Authority to Calm the Storm

Our Story Reflected in His Story

Photo by Aarón Blanco Tejedor on Unsplash

Some times you get news that rattles you to the core of your being. You don’t know exactly how to respond. When I receive the really bad news I typically stuff my emotions and then they leak out with anger. I get short and I snap at folks.

How do you respond when you get the bad news or the hard news?

I was pondering a short little story in Matthew 8:23-27 this morning,

Then he got into the boat and his disciples followed him. Suddenly a furious storm came up on the lake, so that the waves swept over the boat. But Jesus was sleeping. The disciples went and woke him, saying, “Lord, save us! We’re going to drown!”

He replied, “You of little faith, why are you so afraid?” Then he got up and rebuked the winds and the waves, and it was completely calm.

The men were amazed and asked, “What kind of man is this? Even the winds and the waves obey him!”

If I’m honest with myself the hardest information for me to deal with are the things that are out of my control: natural disasters, illnesses, and accidents. These are the things that I have no control over and as a result I disassociate from my emotions and then anger leaks out.


What is it about these kinds of things that cause this kind of reaction in me?

I think it’s because I can’t do anything about it. I like control. I love control. Control is like a drug that I’m addicted to. If I’m really honest with myself, control is an idol that I worship.

When control is lost I think I experience fear.

I don’t like admitting that.

I consider myself to be someone who isn’t afraid of much. Sure, I’m not a fan of heights or snakes. But, those are irrational fears. When our idols are destroyed the fear that we experience is from the loss of something that we hold sacred at an identity level. “I am in control.” This is a statment of identity. This “I am” statement points to something deep within me. When that is torn away I fear that I am losing part of me.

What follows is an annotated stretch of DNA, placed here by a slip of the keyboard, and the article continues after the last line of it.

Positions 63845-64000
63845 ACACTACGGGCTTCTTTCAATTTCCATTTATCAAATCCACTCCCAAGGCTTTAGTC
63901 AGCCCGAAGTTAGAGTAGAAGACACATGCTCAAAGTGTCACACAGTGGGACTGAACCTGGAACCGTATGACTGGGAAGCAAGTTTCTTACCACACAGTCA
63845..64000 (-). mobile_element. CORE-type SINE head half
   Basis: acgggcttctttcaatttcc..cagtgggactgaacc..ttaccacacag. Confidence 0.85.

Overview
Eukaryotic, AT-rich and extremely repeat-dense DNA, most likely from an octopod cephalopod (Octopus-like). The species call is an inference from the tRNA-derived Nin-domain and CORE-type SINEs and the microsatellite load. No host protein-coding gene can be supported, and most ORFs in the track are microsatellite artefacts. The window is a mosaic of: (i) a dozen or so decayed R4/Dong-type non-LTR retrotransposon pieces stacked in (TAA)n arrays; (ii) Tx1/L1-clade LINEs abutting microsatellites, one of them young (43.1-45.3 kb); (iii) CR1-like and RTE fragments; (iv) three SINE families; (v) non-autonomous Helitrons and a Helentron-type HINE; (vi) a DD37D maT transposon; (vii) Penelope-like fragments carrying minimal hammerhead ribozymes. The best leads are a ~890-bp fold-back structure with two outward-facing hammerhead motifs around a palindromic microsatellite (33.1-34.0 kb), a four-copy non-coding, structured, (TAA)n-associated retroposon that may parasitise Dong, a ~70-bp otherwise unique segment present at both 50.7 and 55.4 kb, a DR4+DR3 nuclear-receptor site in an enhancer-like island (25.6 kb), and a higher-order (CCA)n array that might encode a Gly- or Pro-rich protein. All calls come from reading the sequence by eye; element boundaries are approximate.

The disciples in that story experienced fear and that fear was overwhelming. These were guys that lived on the water. Many were seasoned fishermen. It was not like they were new to boating on the Sea of Galilee. It was chaos on the boat. These men had lost control. They were afraid they were going to die.

Jesus had no such fear. He was sleeping in the storm.

The contrast between Jesus and the disciples is stark. The disciples were experiencing their idol of control being dismantled and washed overboard. Jesus, was resting. They were frantic.

Jesus wakes, calms the sea, and challenges their faith. It seems a little mean-spirited if you ask me. The squalls on the Sea of Galilee are famously vicious. These men couldn’t control the wind and the waves. Why did Jesus ask this? I think he was making a point to them: Your faith is wrongly placed. You trust in your ability to control the uncontrollable. Yet, their faith needed to be outside themselves in the one with authority.

Notice their response was amazement at the authority of Jesus. Because of his authority over the wind and the waves Jesus was in control. He was trusting in himself, control wasn’t an idol, he had authority.

I’m learning that when I find that I don’t have control over the things in my life and the fear rises up and I disassociate from my emotions that I need to remember again to yield. I need to rest in the authority of the one outside myself. Faith that there is a God who has authority over the world allows me to rest. It often takes a long time to get there, particularly when things feel senseless. When I finally get to the place of trust and rest I find that the fear dissapates.

What does it look like for you when your idols get challenged? How do you respond? What’s your go to response? For me it’s fear that translates to anger. That sense of anger is now the thermometer for me. When I feel a sense of anger in me that seems to come from nowhere it’s a sign that my trust idol, control, is being disrupted and I need to turn and trust God again.